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Whitaker Should Look At Preventative Action At JPS

“The potential trajectory of the district is what excites me,” said Jamestown’s new superintendent of schools. “We have incredibly talented kids, we have incredibly talented staff, we have a supportive community, we have foundations, the community college and the opportunities those things all allow and bring. It means that the sky is the limit.”

Of course, these are words the community is eager to hear. Not so fast, though. We have been here before. Each newly-hired superintendent made similar, seemingly obligatory, statements, most without fulfillment.

Although Geneva is half the size of Jamestown, the two districts share many characteristics. Both have high economically disadvantaged populations and high percentages of students classified as disabled. Both have inordinately high failure rates on grades 3-8 state standardized tests. Geneva’s graduation rate (81%) exceeds Jamestown’s by 10 percentage points.

If “the sky is the limit” for Jamestown with its high failure rates on grades 3-8 standardized tests, one wonders why, similarly, the sky wasn’t the limit for Geneva students? The average failure rates for the seven-year period 2013 through 2019 were: English Language Arts: Jamestown, 77%; Geneva, 80%: Math: Jamestown, 78%; Geneva, 81%.

High failure-rate data for individual grades for both districts reveal the following:

¯ although teachers were teaching the curriculum, learning did not occur for students;

¯ essential learning starts in kindergarten; high failure rates for grade 3 indicate weak K-2 curricula and inadequate learning;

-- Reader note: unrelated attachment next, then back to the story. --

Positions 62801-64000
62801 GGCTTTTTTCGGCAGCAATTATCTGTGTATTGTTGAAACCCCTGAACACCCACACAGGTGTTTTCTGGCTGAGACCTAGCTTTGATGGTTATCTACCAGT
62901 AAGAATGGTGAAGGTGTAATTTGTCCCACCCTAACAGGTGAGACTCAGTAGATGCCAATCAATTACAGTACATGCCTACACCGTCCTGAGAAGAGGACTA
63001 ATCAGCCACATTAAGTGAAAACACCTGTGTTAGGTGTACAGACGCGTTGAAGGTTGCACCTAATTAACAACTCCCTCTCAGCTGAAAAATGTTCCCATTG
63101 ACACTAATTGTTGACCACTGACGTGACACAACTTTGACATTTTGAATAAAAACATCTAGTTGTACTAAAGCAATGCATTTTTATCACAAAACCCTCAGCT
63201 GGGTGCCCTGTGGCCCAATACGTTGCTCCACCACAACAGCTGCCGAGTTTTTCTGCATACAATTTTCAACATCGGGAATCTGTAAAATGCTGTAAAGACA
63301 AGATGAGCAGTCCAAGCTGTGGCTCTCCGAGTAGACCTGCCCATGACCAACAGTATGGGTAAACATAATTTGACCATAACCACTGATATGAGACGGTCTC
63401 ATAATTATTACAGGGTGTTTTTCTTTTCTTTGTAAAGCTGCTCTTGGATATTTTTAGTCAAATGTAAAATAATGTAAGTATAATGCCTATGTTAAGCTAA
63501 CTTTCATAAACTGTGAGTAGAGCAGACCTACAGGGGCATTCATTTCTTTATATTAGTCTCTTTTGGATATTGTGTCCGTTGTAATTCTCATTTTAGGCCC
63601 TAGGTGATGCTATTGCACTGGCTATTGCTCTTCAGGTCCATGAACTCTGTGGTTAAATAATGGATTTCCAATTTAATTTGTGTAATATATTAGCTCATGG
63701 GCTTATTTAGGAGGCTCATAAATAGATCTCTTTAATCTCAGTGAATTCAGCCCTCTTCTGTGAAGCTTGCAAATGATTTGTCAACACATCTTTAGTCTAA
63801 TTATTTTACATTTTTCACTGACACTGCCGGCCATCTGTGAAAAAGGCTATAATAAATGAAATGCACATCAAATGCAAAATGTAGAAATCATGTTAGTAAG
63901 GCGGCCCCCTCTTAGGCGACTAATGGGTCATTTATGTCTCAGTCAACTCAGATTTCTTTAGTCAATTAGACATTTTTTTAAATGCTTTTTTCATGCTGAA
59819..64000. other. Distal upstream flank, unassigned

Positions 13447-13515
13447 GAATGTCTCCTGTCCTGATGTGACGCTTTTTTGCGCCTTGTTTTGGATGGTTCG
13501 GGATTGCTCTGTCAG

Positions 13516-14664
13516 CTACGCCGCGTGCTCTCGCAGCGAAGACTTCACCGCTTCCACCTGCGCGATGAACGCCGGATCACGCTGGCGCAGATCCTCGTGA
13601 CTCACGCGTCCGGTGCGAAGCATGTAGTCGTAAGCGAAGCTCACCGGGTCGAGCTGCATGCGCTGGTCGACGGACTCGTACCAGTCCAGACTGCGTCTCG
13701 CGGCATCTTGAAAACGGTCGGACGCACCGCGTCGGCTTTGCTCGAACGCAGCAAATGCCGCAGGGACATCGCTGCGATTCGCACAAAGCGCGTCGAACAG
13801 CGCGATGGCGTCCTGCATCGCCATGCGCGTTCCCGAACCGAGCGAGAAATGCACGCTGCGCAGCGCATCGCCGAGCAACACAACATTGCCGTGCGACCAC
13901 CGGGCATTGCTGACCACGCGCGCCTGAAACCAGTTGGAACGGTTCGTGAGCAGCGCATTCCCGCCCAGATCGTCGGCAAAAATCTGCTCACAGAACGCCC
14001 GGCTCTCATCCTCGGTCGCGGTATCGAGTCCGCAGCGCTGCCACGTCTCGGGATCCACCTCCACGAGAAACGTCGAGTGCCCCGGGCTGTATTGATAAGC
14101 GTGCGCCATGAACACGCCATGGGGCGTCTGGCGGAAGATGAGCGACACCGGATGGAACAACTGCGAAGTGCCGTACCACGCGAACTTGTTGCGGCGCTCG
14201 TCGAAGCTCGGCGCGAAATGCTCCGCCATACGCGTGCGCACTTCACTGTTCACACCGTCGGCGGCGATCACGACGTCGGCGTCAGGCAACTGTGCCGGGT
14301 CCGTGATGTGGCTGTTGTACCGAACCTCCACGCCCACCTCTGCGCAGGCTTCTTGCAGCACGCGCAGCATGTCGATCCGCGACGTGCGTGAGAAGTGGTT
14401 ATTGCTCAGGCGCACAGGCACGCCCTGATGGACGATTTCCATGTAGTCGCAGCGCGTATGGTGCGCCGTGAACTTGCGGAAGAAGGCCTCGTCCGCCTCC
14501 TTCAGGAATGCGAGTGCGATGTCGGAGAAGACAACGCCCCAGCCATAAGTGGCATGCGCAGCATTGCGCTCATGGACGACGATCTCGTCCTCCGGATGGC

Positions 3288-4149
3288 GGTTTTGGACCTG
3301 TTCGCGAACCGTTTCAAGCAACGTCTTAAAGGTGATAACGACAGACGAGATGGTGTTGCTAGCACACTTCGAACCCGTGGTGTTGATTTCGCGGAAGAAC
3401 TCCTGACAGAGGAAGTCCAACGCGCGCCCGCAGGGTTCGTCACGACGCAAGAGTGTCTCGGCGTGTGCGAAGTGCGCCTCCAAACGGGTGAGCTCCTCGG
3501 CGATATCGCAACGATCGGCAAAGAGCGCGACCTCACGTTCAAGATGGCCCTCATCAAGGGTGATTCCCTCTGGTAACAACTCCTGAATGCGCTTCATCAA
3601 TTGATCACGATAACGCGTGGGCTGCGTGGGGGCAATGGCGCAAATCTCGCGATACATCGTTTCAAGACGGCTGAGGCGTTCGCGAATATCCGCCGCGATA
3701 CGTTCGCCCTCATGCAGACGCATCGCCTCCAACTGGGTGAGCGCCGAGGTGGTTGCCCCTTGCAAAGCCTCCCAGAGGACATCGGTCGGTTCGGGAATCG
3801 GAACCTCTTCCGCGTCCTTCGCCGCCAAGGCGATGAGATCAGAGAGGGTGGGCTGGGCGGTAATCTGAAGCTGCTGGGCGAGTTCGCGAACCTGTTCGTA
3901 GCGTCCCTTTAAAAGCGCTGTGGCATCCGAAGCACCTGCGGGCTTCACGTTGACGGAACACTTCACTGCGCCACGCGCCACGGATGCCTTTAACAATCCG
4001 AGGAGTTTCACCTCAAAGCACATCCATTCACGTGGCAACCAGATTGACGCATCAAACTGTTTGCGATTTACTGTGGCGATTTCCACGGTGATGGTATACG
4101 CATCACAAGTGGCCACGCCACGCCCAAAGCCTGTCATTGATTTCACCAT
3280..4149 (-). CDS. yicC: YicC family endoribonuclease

¯ as students progressed from one grade to the next, they did not overcome their deficits as failure rates remained high;

¯ grade 8 math failure rates demonstrate students were unprepared for higher-level math courses in high school;

¯ there is a correlation between high failure rates in grades 3-8 on state standardized tests and low graduation rates; and

¯ students who pass from grade to grade with deficits accumulating, who are unprepared for high school, fall into Whitaker’s category of “disengaged with their school and school community,” whether they are Latino or other.

Yet during these seven years, it was Whitaker, appointed by Geneva in 2013 as assistant superintendent of school improvement and accountability, who apparently had oversight responsibility. He comes to Jamestown with a data track record that is worrisome.

That being said, we want Superintendent Whitaker to succeed in Jamestown. We strongly urge him to take on a mindset of preventative action, one centered on teaching that produces learning that is visible, both to teacher and to student. A research-validated preventative approach, in contrast to the tertiary program implemented by his predecessor, encompasses the majority of students and bypasses fads, which formerly predominated. It has the added advantage of lowering the number of students labeled “learning disabled” and who enter special education.

Common Core curricula lack any research support. It is disastrous for teaching and learning. We were warned about its many weaknesses prior to implementation. The Board of Regents and the New York State Department of Education refused to listen. Federal money blinded them. Statewide implementation resulted. We see the outcome in high failure rates on standardized tests even after eight years.

The preventative approach also should focus strongly upon educating students about their country, its founding, its exceptionalism, and the many liberties granted to American citizens, liberties not granted to most other citizens in the world. When students remain ignorant of their own history, we see the disastrous results played out across our country.

It is necessary to foster a feeling of patriotism among students. Saying the Pledge of Allegiance daily before a classroom flag, learning and singing patriotic songs, learning about patriots, learning the stories of history, all serve to engender positive feelings about one’s country.

“I am not okay with staying in the dugout and never stepping up to the plate,” Whitaker stated. We are pleased to hear such words. We hope this means that the superintendent will be open to learning about research-validated curricula that have proven results on student learning.

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